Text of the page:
Edition of 41 copies
3.5″ x 9″ closed
This is a companion volume to three framed mosaic triptychs made out of buttons and hairpins, created to raise awareness regarding ancient ideals of elite sports for women and to celebrate 40 years of Title IX. The artist’s book in an edition of 41 copies serves as a key to interpret the mosaics, based on originals from Piazza Armerina, Sicily.
This project consists of three triptychs, nine framed images in all, based on Roman mosaics in Sicily from 300AD. The images are details from a thematic sequence on the floor of a patrician villa in Piazza Armerina. I originally became familiar with these mosaics from coffee mugs and merchandise in American mail-order catalogs. They are among the most famous Roman mosaics in the world, principally for what the women are wearing, not what they are doing.
Books purchased at the site in 1998 indicated these women hold tamborines and rattles in their hands, instead of a discus and weights for long jump . When these athletes in bikinis were excavated in Italy in the 1950’s, they quickly gained a reputation as musicians, dancers and performers as opposed to elite athletes, competing in, and winning, international athletic competitions.
In a conversation with archaeologist Isabella Baldini Lippolis, a professor at the University of Bologna, it became clear that these are not dancing bikini girls at all, despite this moniker they are known by in Italy. After several years of my nudging, Baldini Lippolis published her findings in an Italian academic journal in 2007. (1) I am now circulating these findings through a work of art.
No parallel has yet come to light in archaeological contexts, making this cycle of images unique and, therefore, enigmatic. Baldini Lippolis presents three categories of previous interpretations of this iconography: dancing bikini girls in an aquatic performance, or in a thermal bath complex; a generic athletic scene with five events in a Roman circus, or stadium; or women exercising for aesthetic purposes, regarding their personal care, an idealized didactic sequence not connected to a specific athletic competition.
The research points out many clues indicating the mosaic represents specific women’s athletic competitions, with five events. A ball game typically substituted the men’s wrestling event. Other iconographic cycles in the villa show young girls imitating the women athletes. Athletic competitions were only open to the elite ranks of society, and to partake in them was a status symbol. Women’s athletic games, sacred and international, were present in Naples, Puteoli, Cartagena, Cherchel, Nicopolis, Laodicea and Ossirinco through the first few centuries of the Common Era. In the 6th century, writers still made references to the Olympic games celebrated at Antioch, where noble young men and women, virgins, competed in wrestling, running events, declamation and recitation of Greek anthems. The chaste athlete-philosophers that won these competitions were ordained as priests and priestesses.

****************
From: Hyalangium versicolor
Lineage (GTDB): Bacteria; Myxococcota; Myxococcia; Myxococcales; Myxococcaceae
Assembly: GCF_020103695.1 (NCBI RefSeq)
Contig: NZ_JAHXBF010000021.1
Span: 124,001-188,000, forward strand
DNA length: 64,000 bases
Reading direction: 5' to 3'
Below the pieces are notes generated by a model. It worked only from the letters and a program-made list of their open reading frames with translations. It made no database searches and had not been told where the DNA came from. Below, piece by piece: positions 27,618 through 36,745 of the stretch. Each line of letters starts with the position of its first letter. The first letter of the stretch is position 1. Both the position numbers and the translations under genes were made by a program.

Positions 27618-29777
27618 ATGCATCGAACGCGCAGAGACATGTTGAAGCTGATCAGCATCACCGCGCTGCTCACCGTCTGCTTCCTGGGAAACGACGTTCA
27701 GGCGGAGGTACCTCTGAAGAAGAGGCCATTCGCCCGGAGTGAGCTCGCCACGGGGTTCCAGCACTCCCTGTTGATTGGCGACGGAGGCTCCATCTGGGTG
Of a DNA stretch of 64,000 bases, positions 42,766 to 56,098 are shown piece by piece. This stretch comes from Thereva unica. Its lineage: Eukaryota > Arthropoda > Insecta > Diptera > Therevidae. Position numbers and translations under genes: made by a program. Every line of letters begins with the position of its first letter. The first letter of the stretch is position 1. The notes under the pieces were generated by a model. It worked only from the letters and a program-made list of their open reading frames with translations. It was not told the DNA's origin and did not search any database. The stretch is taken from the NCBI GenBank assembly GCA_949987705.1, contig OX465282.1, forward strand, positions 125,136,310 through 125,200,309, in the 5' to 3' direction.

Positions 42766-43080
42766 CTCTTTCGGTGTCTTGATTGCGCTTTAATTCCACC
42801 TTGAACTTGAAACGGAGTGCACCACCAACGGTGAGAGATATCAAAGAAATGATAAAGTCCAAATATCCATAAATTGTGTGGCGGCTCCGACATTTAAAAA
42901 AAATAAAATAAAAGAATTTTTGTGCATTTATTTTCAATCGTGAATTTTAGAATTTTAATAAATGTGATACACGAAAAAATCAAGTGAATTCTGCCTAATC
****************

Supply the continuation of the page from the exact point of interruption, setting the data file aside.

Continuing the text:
The most prestigious Roman families were promoting athletic competition as an ideal for women almost 2,000 years ago. That this imagery has attracted so much attention for the superficial aspect of the women’s novel and titillating garments completely subverts the original intentions of these mosaics.
To highlight the misguided reading of these images, I have reconstructed them with materials associated with women and ornamental dress: hairpins and buttons attached to a faux-cement ground with a metal frame, creating the semblance of a mosaic fragment. The buttons are attached with bobby-pins to acid-free foam core, in an industrial-looking frame, commonly used to display mosaic fragments in archaeological settings and museums.
I have isolated the women’s torsos, and eliminated their faces, emphasizing what has turned our heads: their subligar, or bikinis. I have also demarcated what should be the focus of our attention: their athletic instruments, and the crown and palm of victory awarded. Around the figures, I have replicated graffiti from Pompeii and Herculaneum in Latin and English in a faux cement background. The graffiti relates to erroneous interpretations of the mosaics, with the assumption that the women are sexy entertainers.